“An event like this is a call to pay attention to the risk,” said Kerry Emanuel, a professor of atmospheric science at MIT and a leading climate change expert. “We’ve actually gotten reasonably good at quantifying how that risk will change over the next century, and unfortunately, that does not look good for Boston. It looks like both the intensity of hurricanes and the amount of rain they produce will go up over the century.”
In a report commissioned by the city last year, the Boston Research Advisory Group concluded that the rate of rising sea levels in Boston will likely exceed the global average through 2100, with the most likely estimates pegging the rise between 2.5 and 7.4 feet. By 2050, modeling indicates a likely sea level rise of 7.5 to 18 inches in Boston, with as much as 30 inches considered possible.
This comes after Boston sea levels rose about 0.11 inches per year between 1921 and 2015, according to the report.
The Boston Green Ribbon Commission predicts a 100-year storm could flood 2,000 buildings and impact 18,000 people by 2030, threatening property valued at $20 billion. By 2070, those predictions jump to 12,000 buildings and $85 billion worth of property.
Austin Blackmon, Boston’s chief of environment and open space, said much of that damage could be done by more common storms — those expected once in a decade instead of once in a century.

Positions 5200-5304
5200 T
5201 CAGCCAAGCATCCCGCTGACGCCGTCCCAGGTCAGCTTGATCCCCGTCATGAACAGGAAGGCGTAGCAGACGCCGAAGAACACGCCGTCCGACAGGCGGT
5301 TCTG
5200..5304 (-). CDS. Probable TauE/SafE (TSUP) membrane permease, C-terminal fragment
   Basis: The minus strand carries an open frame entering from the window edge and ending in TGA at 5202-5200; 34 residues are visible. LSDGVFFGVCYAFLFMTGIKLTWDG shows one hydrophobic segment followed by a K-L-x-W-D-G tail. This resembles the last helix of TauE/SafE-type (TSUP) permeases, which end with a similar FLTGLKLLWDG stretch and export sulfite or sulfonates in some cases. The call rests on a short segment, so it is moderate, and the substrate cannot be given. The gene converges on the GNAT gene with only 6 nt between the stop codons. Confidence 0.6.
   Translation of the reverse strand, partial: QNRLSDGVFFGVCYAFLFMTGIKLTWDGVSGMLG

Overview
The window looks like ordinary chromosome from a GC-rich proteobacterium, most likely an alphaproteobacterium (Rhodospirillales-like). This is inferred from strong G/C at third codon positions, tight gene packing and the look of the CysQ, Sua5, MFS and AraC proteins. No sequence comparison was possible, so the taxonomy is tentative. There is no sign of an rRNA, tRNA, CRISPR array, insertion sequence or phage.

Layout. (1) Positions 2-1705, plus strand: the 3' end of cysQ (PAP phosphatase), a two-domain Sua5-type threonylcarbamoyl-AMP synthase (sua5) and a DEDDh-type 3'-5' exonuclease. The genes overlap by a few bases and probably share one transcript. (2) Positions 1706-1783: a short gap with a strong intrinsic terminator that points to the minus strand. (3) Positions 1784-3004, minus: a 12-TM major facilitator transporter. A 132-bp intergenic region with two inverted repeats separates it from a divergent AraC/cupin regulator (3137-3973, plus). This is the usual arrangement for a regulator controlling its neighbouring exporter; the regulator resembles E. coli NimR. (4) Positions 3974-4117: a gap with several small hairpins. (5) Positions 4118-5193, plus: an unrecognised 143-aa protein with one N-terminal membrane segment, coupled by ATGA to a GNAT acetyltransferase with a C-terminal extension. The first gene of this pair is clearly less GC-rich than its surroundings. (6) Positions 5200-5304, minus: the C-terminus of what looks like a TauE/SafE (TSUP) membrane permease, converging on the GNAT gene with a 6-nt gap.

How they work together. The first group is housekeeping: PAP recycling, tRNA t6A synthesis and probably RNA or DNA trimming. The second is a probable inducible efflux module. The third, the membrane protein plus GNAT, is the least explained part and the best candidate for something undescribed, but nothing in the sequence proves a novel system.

“What you’ll ultimately start seeing is a lot of damage from storms that you can expect much more frequently,” Blackmon said.
A team at the University of Massachusetts Boston’s Sustainable Solutions Lab has been studying the feasibility of building a hurricane barrier to wall off Boston Harbor from storm surges, similar to systems in Rotterdam in the Netherlands and one under development in Venice.
Three different scales are contemplated — a barrier that would run from the tip of Logan International Airport to South Boston, one that would encompass the Harbor Islands, and one stretching as far out as the coast of Hull. Rough cost estimates are pegged at more than $10 billion.
Blackmon said studies of the ecological effects of the barriers and economic impact to the booming Conley Shipping Terminal in Southie are being studied.
“When you put up a barrier like that, you basically stop the tidal flow, and it makes it more difficult to get access to the harbor,” he said.
For now, the city is creating “shovel-ready” project ideas to protect the East Boston Greenway, the area of the city deemed most vulnerable to storm surges in the short term. The city plans to release a report in October outlining ways to install green space and berm in the area to protect it, Blackmon said. The section of Charlestown near Ryan Playground also has pressing needs, he said.
Emanuel said he worries about a disaster scenario he calls “the double whammy” — where a fast-moving hurricane pushes a surge of fresh water down the Charles River, causing it to spill over.
“At the moment the Charles River is only 1.8 feet over the level of high tide in Boston Harbor,” he said. “If you had a three-foot surge, and you had a day of very heavy rain preceding the hurricane, which is what happened in 1938, you could have a lot of fresh water trying to come down the Charles River. And it has no place to go, and it floods Back Bay and MIT and East Cambridge pretty badly.”
Tuesday, August 29, 2017
original story HERE
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